The first direct paternal line tester to come forward with a verifiable line to the Oyster Bay Wrights will be eligible for a free DNA test.

News

There is a new psychic medium on the North Shore of Long Island to compete with the original “Long Island Medium,” Theresa Caputo. Her name is Mary Drew and she has been working for more than a decade doing private readings. Recently, Drew has expanded her horizons and has been conducting readings at restaurants, public events and fundraisers.

“I discovered my ability to speak and to hear the deceased voices when I was 10 years old,” said Drew, who grew up in Brookville and now resides in Glen Cove. “The first deceased person I had an encounter with was my grandmother and it was a very profound experience, to say the least.”

The Oyster Bay Charitable Fund and the Oyster Bay Rotary Club hosted the annual Oyster Festival “Kick-Off” press conference on Friday, Aug. 15 at the flagpole in Theodore Roosevelt Park.

In attendance were NY State Senator Carl Marcelino and Town of Oyster Bay Supervisor John Venditto, both Honorary Oyster Festival Chairmen; Oyster Bay Town Clerk James Altadonna Jr.; Oyster Bay Town Councilman Chris J. Coshignano; Oyster Bay Town Councilwoman Michelle Johnson; Oyster Bay Town Councilman Joseph Pinto; Oyster Bay Rotary President Judy Wasilchuk; Verizon Title Sponsor Representative, Director of Government Affairs Patrick Lespinasse; Executive Director, h2empower, African Studies Specialist Helen Boxwill; Oyster Festival Sports Representative James Werner; Long Island Rough Riders Representative Sarah Culmo and Emcee Harlan Friedman.

The 31st annual Oyster Festival will take place on Saturday, Oct. 18 and Sunday, Oct. 19, from 11 a.m. to 6 p.m. Admission is free.


Sports

Picture-perfect weather was on board for the Mill Neck Family of Organizations’ Third Annual Sail the Sound for Deafness Regatta on Thursday, Aug. 7. The event, featuring an evening race of yachts, followed by a cocktail party, was held to benefit the organization that serves individuals who are deaf, hard of hearing or have other special needs.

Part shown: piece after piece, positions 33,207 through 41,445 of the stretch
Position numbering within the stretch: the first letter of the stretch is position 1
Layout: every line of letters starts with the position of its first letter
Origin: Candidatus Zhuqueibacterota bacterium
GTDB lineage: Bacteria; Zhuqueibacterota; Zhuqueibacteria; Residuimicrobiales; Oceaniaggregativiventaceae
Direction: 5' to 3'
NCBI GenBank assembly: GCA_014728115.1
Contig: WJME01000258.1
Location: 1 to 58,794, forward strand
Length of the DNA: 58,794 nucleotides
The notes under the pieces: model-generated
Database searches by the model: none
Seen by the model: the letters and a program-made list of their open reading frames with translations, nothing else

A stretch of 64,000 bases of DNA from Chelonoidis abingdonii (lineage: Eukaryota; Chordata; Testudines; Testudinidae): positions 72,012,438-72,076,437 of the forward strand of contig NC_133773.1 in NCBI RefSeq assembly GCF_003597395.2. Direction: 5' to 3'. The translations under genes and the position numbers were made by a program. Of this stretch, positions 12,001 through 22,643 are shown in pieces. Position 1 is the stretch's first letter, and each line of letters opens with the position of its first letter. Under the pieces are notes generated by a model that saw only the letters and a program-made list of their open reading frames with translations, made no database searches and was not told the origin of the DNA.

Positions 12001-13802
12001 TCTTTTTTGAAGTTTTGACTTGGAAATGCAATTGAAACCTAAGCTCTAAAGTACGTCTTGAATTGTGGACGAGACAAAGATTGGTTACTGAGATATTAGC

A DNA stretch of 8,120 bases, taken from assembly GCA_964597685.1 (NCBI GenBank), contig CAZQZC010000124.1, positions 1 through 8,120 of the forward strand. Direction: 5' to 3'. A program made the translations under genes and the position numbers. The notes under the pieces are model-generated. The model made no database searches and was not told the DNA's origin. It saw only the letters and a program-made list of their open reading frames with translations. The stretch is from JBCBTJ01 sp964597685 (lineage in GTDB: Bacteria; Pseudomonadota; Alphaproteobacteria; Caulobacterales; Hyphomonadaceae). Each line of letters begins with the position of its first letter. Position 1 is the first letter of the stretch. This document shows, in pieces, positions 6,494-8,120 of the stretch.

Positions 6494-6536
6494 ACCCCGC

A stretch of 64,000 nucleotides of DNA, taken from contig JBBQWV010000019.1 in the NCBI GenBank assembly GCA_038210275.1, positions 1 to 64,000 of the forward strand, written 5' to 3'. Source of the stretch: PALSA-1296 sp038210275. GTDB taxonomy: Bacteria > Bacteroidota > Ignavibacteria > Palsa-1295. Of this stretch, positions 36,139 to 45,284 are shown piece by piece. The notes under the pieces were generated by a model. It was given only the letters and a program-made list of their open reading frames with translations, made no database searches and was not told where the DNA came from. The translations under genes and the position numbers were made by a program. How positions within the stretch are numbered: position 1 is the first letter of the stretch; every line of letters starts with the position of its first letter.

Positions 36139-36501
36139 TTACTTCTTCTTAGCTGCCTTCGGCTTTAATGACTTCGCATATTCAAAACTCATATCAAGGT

In this year’s race, fifteen sailors took to the waters of Oyster Bay Harbor; three aboard their own boats, others on several boats provided by Oakcliff Sailing Center. The WaterFront Center’s oyster sloop, Christeen and two vessels from Oyster Bay Marine Center, brought a total of 45 spectators out to watch the race.

Kevin Mercier, 39, of Oyster Bay, led a large contingent of local runners in the Lynne, Gartner, Dunne & Covello Sands Point Sprint 5 Kilometer Run, held on the grounds of Nassau County’s Sands Point Preserve on Saturday morning, Aug. 9. Mercier was the 18th finisher overall and third in the 35-39 age group with a time of  21 minutes, 7 seconds.

Other local runners winning awards at the Sands Point Preserve were Nicholas Cuddy of Oyster Bay, who earned first place honors in the Clydesdale Weight Division with a time of 25:53, Joanne Gallo of Oyster Bay, who  took home the first place award in the women’s 65-69 age group with a time of 28:11, and Anja Hermann of Oyster Bay, third place woman in the 20-24 age group, who finished in 28:47.


Calendar

Movie at the Library

Thursday, August 28

Sagamore Hill Walk

Saturday, August 30

Hooks and Needles

Tuesday, September 2



Columns

1959: The Year The Music Stopped Playing
Written by Michael A. Miller, mmillercolumn@gmail.com

The Eccentric Heiress Of ‘Empty Mansions’
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Yellow Margarine And A Pitch For The Ages
Written by Michael A. Miller, mmillercolumn@gmail.com